For most of us, there comes a point in our career when we need to start asking for opportunities to grow and develop. One of the ways to do that is through either coaching or mentoring. However you, or your manager, might ask — aren’t they the same thing? Many leaders know that they should be ‘coaching and mentoring’ their team members, but they don’t know the difference or where to start.
The first thing to note is that one can be coached or mentored at any age. Even the most seasonal professionals can benefit from coaching and mentorship. Secondly, one can be coached or mentored at any stage within the life cycle of a career or job. Transitional periods require both guidance and support, as well as opportunities to have one’s thinking and understanding tested and challenged.
A case for C&M
Research shows that organisations that invest into mentors and coaches reap the benefits. 71% of Fortune 500 companies have mentoring programs, because investing in leadership capability pays off in performance, productivity and innovation. (Centre for Workplace Leadership 2016). Manchester Inc. surveyed 100 executives, most of which were from Fortune 1000 companies. Their research showed that a company’s investment in Executive Coaching realised an average ROI of almost six times the cost of the coaching. (Maximizing the Impact of Executive Coaching, The Manchester Review, 2001, Volume 6, Number 1, Joy McGovern, et.al.) The research shows what we know intuitively — that having someone to learn from and process with is beneficial to personal growth.
What’s the difference?
Coaching and mentoring might seem interchangeable, much like ‘training and development’, because people use these two terms in the same breath. But there are some key differences to discuss.
A mentor has the characteristics of someone who is older, more experienced, seasoned and can guide and advise his/her mentee. A mentor is future focused, building capabilities and experience that will grow one’s career.
A coach is seen as an individual who is experienced in coaching, who is a good listener and asks probing questions to help the person being coached to think, do, and understand. A coach is focused on current tasks, performance, habits and will give insightful feedback and advice.
So we can expect mentors to impart expertise while a coaches are more likely to be like a sounding board. In these terms they start to feel different but the below similarities can help to explain why people get confused:
- They are periodic. Scheduled as consistent sessions over a period of time.
- They are mostly conducted as a one on one relationship
- The dynamics of the relationship are similar as the mentor and coach hold the authority within the relationship.
- At times the topics of discussion can be similar as both tend toward providing feedback and guidance to the individual.
- They both tend to use a loose structure that is flexible enough to deal with contextual, real life situations.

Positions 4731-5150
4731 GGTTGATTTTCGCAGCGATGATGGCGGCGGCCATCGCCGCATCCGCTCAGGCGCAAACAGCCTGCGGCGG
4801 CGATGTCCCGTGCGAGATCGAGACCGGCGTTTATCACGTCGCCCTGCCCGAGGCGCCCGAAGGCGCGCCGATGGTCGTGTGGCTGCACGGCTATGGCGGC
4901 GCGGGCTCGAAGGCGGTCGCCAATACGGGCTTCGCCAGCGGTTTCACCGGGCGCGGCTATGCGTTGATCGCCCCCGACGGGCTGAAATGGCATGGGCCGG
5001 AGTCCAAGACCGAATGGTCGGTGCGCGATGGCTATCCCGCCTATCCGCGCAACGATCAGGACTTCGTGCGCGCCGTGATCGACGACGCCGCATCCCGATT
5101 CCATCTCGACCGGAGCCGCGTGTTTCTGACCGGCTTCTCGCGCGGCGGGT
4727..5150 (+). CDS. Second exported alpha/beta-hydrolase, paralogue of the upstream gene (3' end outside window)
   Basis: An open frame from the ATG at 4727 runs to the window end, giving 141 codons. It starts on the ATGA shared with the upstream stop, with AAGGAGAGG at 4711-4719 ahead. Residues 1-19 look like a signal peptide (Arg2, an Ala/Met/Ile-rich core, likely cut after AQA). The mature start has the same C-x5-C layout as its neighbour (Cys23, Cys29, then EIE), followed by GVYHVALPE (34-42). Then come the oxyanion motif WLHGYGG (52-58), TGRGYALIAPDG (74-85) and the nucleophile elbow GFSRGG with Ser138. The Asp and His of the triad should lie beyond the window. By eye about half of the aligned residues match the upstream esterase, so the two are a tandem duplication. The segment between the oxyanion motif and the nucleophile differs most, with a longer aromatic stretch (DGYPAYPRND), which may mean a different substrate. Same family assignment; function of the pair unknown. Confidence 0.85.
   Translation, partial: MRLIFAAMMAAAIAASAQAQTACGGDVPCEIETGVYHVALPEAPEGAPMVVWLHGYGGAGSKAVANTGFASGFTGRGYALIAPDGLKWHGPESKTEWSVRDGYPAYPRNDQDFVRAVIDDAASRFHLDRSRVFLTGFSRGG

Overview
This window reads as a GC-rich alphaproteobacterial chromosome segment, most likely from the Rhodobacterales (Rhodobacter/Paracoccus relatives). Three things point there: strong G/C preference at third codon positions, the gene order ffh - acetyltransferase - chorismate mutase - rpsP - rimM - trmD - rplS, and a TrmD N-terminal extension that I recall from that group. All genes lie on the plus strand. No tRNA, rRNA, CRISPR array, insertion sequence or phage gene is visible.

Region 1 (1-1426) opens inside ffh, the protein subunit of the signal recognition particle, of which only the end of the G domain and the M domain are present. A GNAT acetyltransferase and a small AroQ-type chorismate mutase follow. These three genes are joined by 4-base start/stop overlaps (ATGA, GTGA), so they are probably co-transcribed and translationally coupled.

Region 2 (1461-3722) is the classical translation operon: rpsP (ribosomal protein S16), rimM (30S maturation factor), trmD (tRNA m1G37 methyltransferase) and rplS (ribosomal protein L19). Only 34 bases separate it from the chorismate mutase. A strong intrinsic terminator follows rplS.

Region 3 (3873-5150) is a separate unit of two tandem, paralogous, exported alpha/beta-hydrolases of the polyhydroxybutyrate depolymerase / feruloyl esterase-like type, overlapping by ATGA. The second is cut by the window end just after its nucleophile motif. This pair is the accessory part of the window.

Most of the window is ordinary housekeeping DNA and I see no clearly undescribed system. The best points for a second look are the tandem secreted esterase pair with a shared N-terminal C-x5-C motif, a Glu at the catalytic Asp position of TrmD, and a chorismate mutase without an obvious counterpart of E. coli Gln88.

How do I choose to coach OR mentor
I am sure you have heard it said “Our people need coaching AND mentoring”. However, how often have you heard “Should we coach OR mentor our people?”. It’s not a case of one or the other, because it can be both, but one needs to choose what is best for the individual and the goal of the organization. There are a few critical areas you need to consider when choosing to coach or mentor.
In terms of identifying gaps within one’s performance, one must consider what the problem is. Is there a deficit in competencies based on knowledge, skill, or attitude? Based on this assessment, you could quite simply identify if a coach could help listen, motivate, support an individual during a difficult time, or if imparting some wisdom, insight and experience would help one to grow in knowledge.
Every organisation benefits from correctly identifying talent and growing and developing these individuals. Growing talents’ competencies needs to be done by continuously measuring their potential. High potentials benefit mostly from mentors, where high performance mostly benefits from coaches.
3. Short term vs long term
Coaches are most valuable for short term, quick turnaround goals and objectives. Coaches help others achieve and perform at a higher level and motivate them to create habits that support their behaviours. Mentors invest into mentees over a longer period of time and benefit from a a strong, mutual beneficial relationship. Mentors and mentees generally require a higher level of trust and respect than a coach and coachee.
With all of this in mind, consider the following:
Your coach probably won’t be your mentor. The role of a coach is significantly different than a mentor. A coach is able to help an individual through a specific time period and can help develop a current role, position, job, or project. Think about sports, coaches seem to change as the dynamics changes.
Coaches are easier to find than mentors. You could Google “career coach” and you will find tons of options. However mentors take a bit more work. They most often don’t get any financial compensation, but benefit from the relationship based on common values. Carefully consider a person that inspires the individual, and with whom they can build report and trust.
Multiple coaches, one mentor. In one’s career or life, one could have had multiple coaches but few mentors. Choose coaches with a goal in mind: improved financial planning, higher EQ, effective performance standards, efficient people management. Choose a mentor with a longer term career path in mind.
Both coaches and mentors are great for one’s career. However, it’s how you differentiate between the two that makes them truly effective.